Attributes of effective innovation teams

The founding members of corporate innovation units often face an identity crisis without understanding what they are experiencing.  The reason for this crisis is quite easy to understand, though, once they take a step back and reflect.

New business units generally will rely on traditional corporate governance structures and behaviors to define the rules by which that new unit will operate.  Innovation teams, by the very nature of their charter, must define their own rules, but they face a daunting task as they try to get traditional corporate governance structures to support those new rules. 

The core challenge innovation teams face is that most large organizations don’t recognize, much less deeply understand, how the skills and behaviors that make a corporate executive successful differ from those that let startup founders thrive.  This challenge of understanding these differences becomes a compounding problem when the innovation team becomes responsible for selecting and managing the talent needed to successfully launch the new concepts that emerge from innovation units. 

To assist corporations with innovation talent management, many tools have been used, such as 360-degree feedback questionnaires that include a self-assessment component.  Over the course of many engagements and years of innovation consulting, I have seen the results highlight the most common attributes among corporate-based innovation leadership and how they differ from those of highly successful early-stage founders.  Understanding the behavior of a successful innovation team will translate into greater success in talent selection, especially when it comes to scaling an initiative. 

It’s also crucial to understand the differences in how startup founding teams work together vs.  how corporate new venture teams function. 

Most successful startup teams are composed of three to five founders who have known each other on a personal or professional basis for more than a year, share a passion for the problem they are solving, spend more time together than with anyone else in their lives and become bound by the risk they are sharing.  In other words, successful founding teams choose each other, and scaled success comes from filling roles that offset each other’s skill gaps.  When a member of the team gets in the way, he or she walks away or is voted out. 

The corporate innovation team most likely came together via a selection process and shares a passion for making an impact, which is broadly defined.  They initially become bound by creating an innovation process, but often without recognizing that these processes are a solution to a problem.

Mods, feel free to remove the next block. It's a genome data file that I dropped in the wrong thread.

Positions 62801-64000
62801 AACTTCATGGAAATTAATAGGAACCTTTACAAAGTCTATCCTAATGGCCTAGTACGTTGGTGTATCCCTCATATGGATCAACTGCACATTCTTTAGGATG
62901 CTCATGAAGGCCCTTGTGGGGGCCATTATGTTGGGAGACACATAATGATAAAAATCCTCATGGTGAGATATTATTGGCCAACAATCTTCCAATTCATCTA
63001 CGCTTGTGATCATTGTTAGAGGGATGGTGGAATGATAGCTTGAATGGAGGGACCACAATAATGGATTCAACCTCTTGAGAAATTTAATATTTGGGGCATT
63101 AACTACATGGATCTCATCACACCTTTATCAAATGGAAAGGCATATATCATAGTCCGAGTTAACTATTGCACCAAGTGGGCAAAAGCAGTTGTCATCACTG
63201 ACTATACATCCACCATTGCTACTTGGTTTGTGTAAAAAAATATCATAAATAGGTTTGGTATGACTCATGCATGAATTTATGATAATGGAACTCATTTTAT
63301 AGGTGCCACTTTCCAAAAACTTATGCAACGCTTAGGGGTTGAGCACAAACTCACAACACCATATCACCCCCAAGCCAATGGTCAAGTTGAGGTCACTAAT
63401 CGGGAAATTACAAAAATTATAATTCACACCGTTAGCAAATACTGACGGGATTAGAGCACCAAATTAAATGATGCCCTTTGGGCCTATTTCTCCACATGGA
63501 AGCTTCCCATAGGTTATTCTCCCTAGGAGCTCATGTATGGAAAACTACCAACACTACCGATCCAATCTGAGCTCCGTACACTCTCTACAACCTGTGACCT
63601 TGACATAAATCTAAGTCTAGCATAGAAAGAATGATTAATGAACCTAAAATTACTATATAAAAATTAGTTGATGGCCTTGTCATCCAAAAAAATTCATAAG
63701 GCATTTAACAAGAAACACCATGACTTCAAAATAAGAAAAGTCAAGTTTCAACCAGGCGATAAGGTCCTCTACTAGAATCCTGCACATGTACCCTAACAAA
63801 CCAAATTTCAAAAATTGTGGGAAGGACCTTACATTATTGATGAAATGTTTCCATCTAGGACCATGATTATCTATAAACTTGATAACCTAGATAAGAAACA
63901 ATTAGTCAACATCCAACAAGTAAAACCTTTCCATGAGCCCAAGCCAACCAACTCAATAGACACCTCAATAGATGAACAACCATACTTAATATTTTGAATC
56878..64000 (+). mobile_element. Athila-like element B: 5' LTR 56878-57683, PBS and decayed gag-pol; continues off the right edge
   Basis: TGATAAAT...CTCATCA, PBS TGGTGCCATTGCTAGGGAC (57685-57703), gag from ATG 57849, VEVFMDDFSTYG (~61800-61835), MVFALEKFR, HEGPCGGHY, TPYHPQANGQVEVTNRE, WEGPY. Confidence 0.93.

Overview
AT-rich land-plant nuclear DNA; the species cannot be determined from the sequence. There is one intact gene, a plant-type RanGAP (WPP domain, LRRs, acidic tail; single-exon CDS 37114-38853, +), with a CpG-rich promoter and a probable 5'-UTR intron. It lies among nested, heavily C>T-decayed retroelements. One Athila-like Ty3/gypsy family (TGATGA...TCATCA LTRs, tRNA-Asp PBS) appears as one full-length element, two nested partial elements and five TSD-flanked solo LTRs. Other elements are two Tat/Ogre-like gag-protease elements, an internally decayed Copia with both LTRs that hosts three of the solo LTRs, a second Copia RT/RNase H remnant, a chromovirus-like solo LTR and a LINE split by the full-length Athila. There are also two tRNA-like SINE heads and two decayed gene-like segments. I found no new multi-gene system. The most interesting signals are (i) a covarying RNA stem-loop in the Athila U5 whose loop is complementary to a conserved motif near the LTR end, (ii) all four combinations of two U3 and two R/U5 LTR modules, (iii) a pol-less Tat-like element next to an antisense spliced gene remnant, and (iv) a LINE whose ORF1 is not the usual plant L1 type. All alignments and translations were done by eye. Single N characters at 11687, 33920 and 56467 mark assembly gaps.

The more that corporate leadership encourages adoption of a founding team mindset, the greater the odds of success at innovation within a corporate environment.  The deeper the team members understand both themselves and their “co-founders,” the more they will achieve. 

How the 360-degree study was done

A study of client company corporate executives, utilizing 360-degree assessment illustrates the talent characteristics of an innovation team.  The specific tool used is based on several studies on the traits of successful entrepreneurs.  This assessment process was designed to guide incumbent companies as they put teams together expressly for the purpose of advancing innovation based growth strategies.  Some of these studies are cited below.  

Dan Bricklin, co-founder of VisiCalc and inventor of the computer spreadsheet, has provided thousands of entrepreneurs with the same advice:

  1. Understand your true talent and value so you can appreciate the talents in others on your team, and what is needed by your team.
  2. Don’t wait to act. The longer you wait, the more you will hesitate over the sacrifices required for success. 
  3. Success as an entrepreneur is tricky, requiring all involved with a new venture to operate confidently even though you are both in control and not in control at the same time.

Anthony Tjan, CEO of the venture capital firm Cue Ball, looks for founding teams that fill three basic roles.  In his New York Times best seller, “Heart, Smarts, Guts, and Luck,” he defines these roles as:

  1. An Architect (Planning)
  2. The Storyteller (Selling)
  3. The Disciplinarian (Execution)

Target Training International CEO Bill J.  Bonnstetter goes into greater segmentation of the key traits of entrepreneurs after completing in-depth research of 17,000 working adults and serial entrepreneurs.  After establishing a baseline average, he established that successful entrepreneurs score above and below the average as indicated in Figure 1. 

Figure 1

Finally, Walter Kuemmerle, president of Kuemmerle Research Group in Boston, has developed a significant body of research on risk-taking by successful entrepreneurs and found the following traits:

  • Non-conformity with rules that hinder,
  • Committed enough to take significant risks and disrupt others,
  • Willing to start small and hustle for each deal,
  • Able to shift strategies quickly and learn on the fly,
  • Co-develop continuously with customers to win their confidence.

Results from the cre8tfutures™ 360-degree assessment process

Based on well-established literature and accepted practices, the results from the instrument utilized resulted in 5 overarching categories seen in Figure 2.  These 5 categories represent personality traits and skill based attributes that are consistent whether one is assessing early stage founders or corporate based innovators.  This consistency is essential for comparative purposes. 

Figure 2

The innovation team may well be considered risk takers within the corporate culture of ABC Insurance Co.  but generally don’t measure up to the risk-taking attributes of successful startup founders.  Among corporate innovation teams, the need to increase risk-taking is essential and applies more broadly than just in the products and services developed. 

A second area of stark contrast between startup founders and corporate innovators is in knowing the customer.  Entrepreneurs who launch and scale do so in collaboration with customers.  They see risk in waiting too long, such as holding off on soliciting customer feedback until a solution is fully developed.  This need to collaborate with customers is among the most contrary notions for large, successful financial services organizations. 

Figure 3 highlights the differences and similarities among corporate innovation leadership teams with those of early stage founding teams. 

Figure 3